Peggy Brookins (left), CEO and president of the National Board for Professional Teaching Standards, moderates a panel on a new national teacher survey at The National Press Club in D.C. on Aug. 1. Three of the educators who helped create the survey are (from left) Nivia Vizurraga, elementary special education teacher in Reseda, California; Cameron Maxwell, seventh- and eighth-grade English teacher in New York City; and Christina Kim, elementary school instructional coach in Los Angeles. (William J. Ford/The Washington Informer)
Peggy Brookins (left), CEO and president of the National Board for Professional Teaching Standards, moderates a panel on a new national teacher survey at The National Press Club in D.C. on Aug. 1. Three of the educators who helped create the survey are (from left) Nivia Vizurraga, elementary special education teacher in Reseda, California; Cameron Maxwell, seventh- and eighth-grade English teacher in New York City; and Christina Kim, elementary school instructional coach in Los Angeles. (William J. Ford/The Washington Informer)

The best way for public school officials to recruit new teachers are financial incentives for those who work in low-income and rural schools.

Access academic growth over time to evaluate teacher and student effectiveness, versus standardized test scores.

These are just two of the dozens of recommendations released Wednesday in a survey produced by Educators for Excellence, a nonprofit organization based in New York City that received responses from 1,000 full-time public schoolteachers nationwide.

The teachers who helped create the survey spoke about portions of the 115-page document at the National Press Club in northwest D.C.

“As teachers, we know the challenges affecting our students and our schools,” said Isaiah Sago, a high school teacher from Los Angeles. “We hope administrators and policy makers are listening to what we have to say and will [turn words] into action.”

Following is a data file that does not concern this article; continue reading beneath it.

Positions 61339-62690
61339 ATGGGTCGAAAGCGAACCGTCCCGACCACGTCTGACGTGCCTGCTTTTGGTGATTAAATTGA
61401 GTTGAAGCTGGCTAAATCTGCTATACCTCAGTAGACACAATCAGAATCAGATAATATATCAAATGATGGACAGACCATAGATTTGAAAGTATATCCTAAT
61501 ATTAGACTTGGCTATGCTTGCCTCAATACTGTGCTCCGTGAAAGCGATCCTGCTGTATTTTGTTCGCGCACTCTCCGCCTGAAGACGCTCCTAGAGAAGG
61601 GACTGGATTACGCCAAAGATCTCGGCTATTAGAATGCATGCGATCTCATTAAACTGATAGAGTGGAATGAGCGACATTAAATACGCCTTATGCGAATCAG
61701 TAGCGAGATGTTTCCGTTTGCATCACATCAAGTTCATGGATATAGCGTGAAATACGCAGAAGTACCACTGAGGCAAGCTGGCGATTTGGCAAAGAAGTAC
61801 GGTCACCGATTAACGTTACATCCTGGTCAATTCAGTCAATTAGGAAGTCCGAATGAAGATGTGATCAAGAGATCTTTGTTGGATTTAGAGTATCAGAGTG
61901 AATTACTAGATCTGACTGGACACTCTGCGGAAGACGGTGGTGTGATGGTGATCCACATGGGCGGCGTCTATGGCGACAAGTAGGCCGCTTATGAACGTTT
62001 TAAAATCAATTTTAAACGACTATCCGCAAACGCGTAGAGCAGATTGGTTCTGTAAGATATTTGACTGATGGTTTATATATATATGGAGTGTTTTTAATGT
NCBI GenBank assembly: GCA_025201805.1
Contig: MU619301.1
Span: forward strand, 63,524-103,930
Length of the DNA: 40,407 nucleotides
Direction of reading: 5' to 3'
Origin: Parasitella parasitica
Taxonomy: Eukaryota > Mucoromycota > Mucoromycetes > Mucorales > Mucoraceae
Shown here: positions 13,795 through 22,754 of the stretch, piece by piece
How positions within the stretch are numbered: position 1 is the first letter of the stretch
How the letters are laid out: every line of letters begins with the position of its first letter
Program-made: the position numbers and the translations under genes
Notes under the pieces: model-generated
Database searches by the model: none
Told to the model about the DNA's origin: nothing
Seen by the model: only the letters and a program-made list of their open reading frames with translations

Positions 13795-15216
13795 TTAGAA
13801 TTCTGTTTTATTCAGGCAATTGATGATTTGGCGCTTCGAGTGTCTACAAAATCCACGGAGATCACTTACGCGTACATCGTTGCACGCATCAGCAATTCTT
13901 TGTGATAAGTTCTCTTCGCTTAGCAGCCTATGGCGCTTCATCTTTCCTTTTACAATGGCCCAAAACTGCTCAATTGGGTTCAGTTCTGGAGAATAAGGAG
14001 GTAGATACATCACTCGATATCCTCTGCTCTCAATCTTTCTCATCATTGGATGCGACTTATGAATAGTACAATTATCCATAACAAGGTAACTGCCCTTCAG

The survey, conducted online from April 14 to May 6, delved into topics such as equity, teacher retention and school safety.

When a question touched on support for school choice by race, 51 percent of the 208 minority teachers who participated in the survey want to provide “completely free educational options for low-income families.” About 35 percent of their 792 white counterparts agreed.

The survey also noted teachers of color believe a greater sense of appreciation for their craft within their state and the nation as a whole.

However, 12 percent feel “not very valued” or “not valued at all” by their own colleagues, compared to 6 percent of White teachers. The percentage increase for teachers of color to 22 percent among their principals; 17 percent for Whites.

Tracy Michelle Netter, an elementary school teacher in Chicago, said the survey became one of the most unique projects in her career.

“I am really hoping this survey can be in every single school in Chicago just so that teachers can understand some of their same concerns have been heard nationally,” she said after the 90-minute discussion. “Just get that information out there for teachers, administrators, students and parents to show this is what’s going on.”

The full survey, “Voices in the Classroom,” which a margin of error of plus/minus 3.1 percentage points, can be read at https://e4e.org/sites/default/files/2018_voices_from_the_classroom_teacher_survey.pdf.

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